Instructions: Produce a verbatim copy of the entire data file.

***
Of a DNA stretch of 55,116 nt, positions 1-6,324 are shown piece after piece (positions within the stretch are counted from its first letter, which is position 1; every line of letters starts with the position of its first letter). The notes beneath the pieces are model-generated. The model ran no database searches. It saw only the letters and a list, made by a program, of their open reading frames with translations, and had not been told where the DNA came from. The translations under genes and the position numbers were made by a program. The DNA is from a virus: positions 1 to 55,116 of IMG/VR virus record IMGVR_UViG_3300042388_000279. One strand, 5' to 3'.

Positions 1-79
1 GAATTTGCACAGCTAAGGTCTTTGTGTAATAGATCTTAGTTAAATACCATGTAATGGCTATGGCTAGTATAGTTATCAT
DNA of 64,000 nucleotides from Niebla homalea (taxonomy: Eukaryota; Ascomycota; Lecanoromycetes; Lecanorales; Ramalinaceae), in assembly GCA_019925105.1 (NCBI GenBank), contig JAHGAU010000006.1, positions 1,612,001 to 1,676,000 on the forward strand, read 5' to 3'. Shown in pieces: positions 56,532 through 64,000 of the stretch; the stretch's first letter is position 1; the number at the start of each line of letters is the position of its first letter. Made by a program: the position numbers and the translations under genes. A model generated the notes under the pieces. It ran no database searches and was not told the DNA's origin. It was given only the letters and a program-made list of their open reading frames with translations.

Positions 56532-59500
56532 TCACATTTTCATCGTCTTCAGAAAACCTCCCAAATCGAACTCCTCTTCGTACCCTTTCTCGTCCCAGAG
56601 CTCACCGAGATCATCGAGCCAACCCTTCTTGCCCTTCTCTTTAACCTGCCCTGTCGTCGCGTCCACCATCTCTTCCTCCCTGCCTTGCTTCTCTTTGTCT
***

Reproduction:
Of a DNA stretch of 55,116 nt, positions 1-6,324 are shown piece after piece (positions within the stretch are counted from its first letter, which is position 1; every line of letters starts with the position of its first letter). The notes beneath the pieces are model-generated. The model ran no database searches. It saw only the letters and a list, made by a program, of their open reading frames with translations, and had not been told where the DNA came from. The translations under genes and the position numbers were made by a program. The DNA is from a virus: positions 1 to 55,116 of IMG/VR virus record IMGVR_UViG_3300042388_000279. One strand, 5' to 3'.

Positions 1-79
1 GAATTTGCACAGCTAAGGTCTTTGTGTAATAGATCTTAGTTAAATACCATGTAATGGCTATGGCTAGTATAGTTATCAT
DNA of 64,000 nucleotides from Niebla homalea (taxonomy: Eukaryota; Ascomycota; Lecanoromycetes; Lecanorales; Ramalinaceae), in assembly GCA_019925105.1 (NCBI GenBank), contig JAHGAU010000006.1, positions 1,612,001 to 1,676,000 on the forward strand, read 5' to 3'. Shown in pieces: positions 56,532 through 64,000 of the stretch; the stretch's first letter is position 1; the number at the start of each line of letters is the position of its first letter. Made by a program: the position numbers and the translations under genes. A model generated the notes under the pieces. It ran no database searches and was not told the DNA's origin. It was given only the letters and a program-made list of their open reading frames with translations.

Positions 56532-59500
56532 TCACATTTTCATCGTCTTCAGAAAACCTCCCAAATCGAACTCCTCTTCGTACCCTTTCTCGTCCCAGAG
56601 CTCACCGAGATCATCGAGCCAACCCTTCTTGCCCTTCTCTTTAACCTGCCCTGTCGTCGCGTCCACCATCTCTTCCTCCCTGCCTTGCTTCTCTTTGTCT